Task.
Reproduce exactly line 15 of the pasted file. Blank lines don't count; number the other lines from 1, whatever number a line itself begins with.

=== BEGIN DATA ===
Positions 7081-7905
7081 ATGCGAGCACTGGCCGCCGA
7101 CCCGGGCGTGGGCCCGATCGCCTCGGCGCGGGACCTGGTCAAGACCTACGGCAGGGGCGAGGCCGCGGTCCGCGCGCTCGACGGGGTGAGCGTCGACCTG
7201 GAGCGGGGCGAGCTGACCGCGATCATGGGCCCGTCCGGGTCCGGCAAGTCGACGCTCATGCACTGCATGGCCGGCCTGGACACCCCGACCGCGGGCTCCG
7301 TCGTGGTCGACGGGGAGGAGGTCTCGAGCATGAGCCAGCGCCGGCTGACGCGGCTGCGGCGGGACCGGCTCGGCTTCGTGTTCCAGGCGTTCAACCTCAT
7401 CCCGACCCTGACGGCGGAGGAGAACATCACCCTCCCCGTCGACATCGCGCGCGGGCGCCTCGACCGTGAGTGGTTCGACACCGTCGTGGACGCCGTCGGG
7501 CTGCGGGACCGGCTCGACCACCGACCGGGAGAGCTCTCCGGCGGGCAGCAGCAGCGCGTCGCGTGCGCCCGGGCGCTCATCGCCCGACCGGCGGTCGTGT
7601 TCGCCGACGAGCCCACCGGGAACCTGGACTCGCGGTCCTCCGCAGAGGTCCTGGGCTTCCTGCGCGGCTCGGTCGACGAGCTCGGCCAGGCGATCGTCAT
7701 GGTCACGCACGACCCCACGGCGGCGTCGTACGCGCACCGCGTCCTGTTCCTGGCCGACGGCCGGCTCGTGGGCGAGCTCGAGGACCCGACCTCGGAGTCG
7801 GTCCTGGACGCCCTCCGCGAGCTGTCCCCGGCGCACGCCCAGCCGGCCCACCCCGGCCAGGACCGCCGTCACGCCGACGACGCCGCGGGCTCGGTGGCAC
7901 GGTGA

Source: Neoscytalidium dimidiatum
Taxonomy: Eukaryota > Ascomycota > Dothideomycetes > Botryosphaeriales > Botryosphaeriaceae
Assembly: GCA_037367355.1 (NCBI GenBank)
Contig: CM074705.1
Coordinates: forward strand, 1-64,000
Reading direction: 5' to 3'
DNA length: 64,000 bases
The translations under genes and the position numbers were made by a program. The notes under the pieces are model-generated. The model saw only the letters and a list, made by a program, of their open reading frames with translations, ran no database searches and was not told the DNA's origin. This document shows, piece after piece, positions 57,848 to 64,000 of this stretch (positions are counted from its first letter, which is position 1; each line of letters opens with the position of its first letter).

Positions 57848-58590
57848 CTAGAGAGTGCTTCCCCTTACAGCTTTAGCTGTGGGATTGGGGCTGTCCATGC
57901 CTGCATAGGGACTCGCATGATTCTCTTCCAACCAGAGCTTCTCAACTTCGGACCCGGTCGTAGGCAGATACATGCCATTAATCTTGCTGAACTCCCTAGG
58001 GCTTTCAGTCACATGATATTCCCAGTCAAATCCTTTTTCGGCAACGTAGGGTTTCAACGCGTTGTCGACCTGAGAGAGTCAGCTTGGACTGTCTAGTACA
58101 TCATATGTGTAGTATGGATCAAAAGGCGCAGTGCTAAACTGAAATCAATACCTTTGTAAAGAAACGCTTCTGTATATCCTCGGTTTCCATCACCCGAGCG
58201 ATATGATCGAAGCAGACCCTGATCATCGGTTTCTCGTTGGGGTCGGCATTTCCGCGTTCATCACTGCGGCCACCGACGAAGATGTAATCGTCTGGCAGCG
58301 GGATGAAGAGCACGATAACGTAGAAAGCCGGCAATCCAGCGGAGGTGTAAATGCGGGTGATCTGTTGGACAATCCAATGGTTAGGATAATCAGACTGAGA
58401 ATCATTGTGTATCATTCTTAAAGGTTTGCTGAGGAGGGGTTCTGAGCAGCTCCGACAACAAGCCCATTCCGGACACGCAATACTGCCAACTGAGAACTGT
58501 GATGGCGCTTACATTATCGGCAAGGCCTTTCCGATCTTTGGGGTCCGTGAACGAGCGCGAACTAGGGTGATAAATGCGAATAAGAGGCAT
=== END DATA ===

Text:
Contig: CM074705.1